Back in mid-July I took a drive up to see my daughter in Portsmouth, NH. I had one short layover at Harvard Square . . .
"How long will you be," he asked back.
"About an hour and a half."
"Oh my," he replied. "I won’t be here then, how about a toke of my bong then?"
I said, "No thanks. I’m a pastor heading up to a meeting and that would not be a good thing."
He blessed me and went on tuning his guitar.
When I did come out, he was there (waiting?) and said, "Hey, hat man, I still like your hat."
"Everyone still likes my hat," I smiled, reaching into my pocket and gave him a dollar. He was happy.
I told him I was a pastor and so was my friend here. He said I was better looking than my friend. See what compliments a dollar gets you. He said, "You can pray for me and I will pray for you." I asked his name. "Marvin." So, I grabbed his hand. We bowed, right there in Harvard Square, right there on the sidewalk, with his cup in hand, we prayed for Marvin. He joined us. "God, meet Marvin’s needs. Let him know you are close to him." He was so thankful. He was still homeless and poor, though. Yet, a little closer to Jesus—or maybe my friend and I were a little closer to Jesus.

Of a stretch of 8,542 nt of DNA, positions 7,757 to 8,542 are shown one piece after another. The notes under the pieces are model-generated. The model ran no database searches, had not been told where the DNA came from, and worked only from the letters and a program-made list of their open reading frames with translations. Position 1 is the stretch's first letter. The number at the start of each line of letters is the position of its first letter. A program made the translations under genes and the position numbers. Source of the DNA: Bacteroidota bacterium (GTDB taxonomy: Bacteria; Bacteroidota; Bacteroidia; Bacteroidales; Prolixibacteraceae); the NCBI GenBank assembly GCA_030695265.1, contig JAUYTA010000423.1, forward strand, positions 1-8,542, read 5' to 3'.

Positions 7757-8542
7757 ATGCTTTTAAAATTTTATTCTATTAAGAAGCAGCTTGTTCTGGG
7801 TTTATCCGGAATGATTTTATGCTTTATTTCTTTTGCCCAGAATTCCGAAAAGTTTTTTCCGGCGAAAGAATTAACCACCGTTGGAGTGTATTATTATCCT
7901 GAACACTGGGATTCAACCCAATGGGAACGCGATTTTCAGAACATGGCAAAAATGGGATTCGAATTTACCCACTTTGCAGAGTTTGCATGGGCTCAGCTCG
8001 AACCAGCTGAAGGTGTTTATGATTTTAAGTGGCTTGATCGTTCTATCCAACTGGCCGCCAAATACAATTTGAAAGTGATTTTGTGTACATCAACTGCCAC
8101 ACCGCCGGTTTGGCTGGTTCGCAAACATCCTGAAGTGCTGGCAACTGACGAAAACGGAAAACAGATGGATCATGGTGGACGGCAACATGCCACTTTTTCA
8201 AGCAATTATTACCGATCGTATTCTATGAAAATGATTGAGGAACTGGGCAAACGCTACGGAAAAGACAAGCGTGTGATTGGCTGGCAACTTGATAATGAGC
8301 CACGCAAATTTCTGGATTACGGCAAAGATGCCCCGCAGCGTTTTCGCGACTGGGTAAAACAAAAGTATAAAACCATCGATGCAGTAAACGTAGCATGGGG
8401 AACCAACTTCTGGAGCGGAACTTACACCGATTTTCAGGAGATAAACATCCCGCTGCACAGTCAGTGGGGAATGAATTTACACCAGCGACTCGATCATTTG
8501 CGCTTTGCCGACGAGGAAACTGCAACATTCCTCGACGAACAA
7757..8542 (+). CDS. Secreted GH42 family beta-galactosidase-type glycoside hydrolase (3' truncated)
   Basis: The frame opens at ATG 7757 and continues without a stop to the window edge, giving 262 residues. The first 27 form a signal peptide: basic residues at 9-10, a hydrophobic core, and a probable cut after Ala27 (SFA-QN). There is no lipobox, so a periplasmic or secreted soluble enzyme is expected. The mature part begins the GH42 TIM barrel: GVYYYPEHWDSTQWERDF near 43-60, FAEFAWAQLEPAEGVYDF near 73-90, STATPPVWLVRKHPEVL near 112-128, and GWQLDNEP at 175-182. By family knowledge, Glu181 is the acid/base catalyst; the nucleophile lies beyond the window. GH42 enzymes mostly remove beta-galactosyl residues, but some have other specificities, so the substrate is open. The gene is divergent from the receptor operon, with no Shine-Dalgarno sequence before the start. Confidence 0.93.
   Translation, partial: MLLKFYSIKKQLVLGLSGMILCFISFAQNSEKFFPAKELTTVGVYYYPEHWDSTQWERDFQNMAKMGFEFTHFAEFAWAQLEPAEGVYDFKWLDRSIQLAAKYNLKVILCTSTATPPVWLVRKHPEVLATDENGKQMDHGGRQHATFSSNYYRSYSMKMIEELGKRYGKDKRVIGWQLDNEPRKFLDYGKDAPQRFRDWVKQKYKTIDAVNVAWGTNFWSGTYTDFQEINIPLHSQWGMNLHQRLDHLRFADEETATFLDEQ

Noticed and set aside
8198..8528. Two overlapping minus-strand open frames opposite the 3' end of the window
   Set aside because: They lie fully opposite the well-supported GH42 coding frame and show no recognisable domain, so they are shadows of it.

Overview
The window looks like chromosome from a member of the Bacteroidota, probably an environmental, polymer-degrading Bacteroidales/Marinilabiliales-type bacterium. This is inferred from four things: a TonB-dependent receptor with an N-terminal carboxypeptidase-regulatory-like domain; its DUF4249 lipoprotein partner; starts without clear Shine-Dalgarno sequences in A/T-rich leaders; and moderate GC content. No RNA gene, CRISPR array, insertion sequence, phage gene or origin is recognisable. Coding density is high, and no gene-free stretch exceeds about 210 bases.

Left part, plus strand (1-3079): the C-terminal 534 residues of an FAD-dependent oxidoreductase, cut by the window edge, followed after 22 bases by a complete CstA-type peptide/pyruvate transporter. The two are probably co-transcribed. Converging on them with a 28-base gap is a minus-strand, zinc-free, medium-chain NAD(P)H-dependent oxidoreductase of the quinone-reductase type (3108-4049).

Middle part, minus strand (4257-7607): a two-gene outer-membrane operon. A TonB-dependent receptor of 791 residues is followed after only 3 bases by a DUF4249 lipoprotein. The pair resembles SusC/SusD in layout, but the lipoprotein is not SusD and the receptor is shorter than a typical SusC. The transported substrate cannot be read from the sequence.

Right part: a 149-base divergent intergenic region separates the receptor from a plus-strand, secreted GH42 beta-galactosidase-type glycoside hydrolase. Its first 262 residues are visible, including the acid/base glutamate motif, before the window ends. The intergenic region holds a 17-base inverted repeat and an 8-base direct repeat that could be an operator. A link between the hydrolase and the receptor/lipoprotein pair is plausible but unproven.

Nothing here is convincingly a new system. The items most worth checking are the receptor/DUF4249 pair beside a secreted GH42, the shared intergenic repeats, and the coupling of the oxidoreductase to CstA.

Surrounded by such wealth. Some of the world’s brightest right there teaching and being taught—Harvard, MIT just down the way. At Harvard Square. And still, poverty licks the streets right at the door—well, outside the doors. I told the pastor friend with me, "You see, the Hill follows me everywhere."
My heart breaks.
As my pastor friend and I parted, I soaked in Harvard Square and pondered where Marvin had disappeared to. I glanced back and he had literally vanished. Gone. Marvin and the hustle and bustle and sights of Harvard Square created a blend of thoughts as I walked back to my car:
"Until we forsake all earthly power and submit to God’s grace and mercy as our only possession, we will continue to be beggars at the doors of this world and be a part of the cause of such poverty. I think my brother, Doran Wright, is correct. Until we are their neighbors . . . until I am Marvin's neighbor . . ."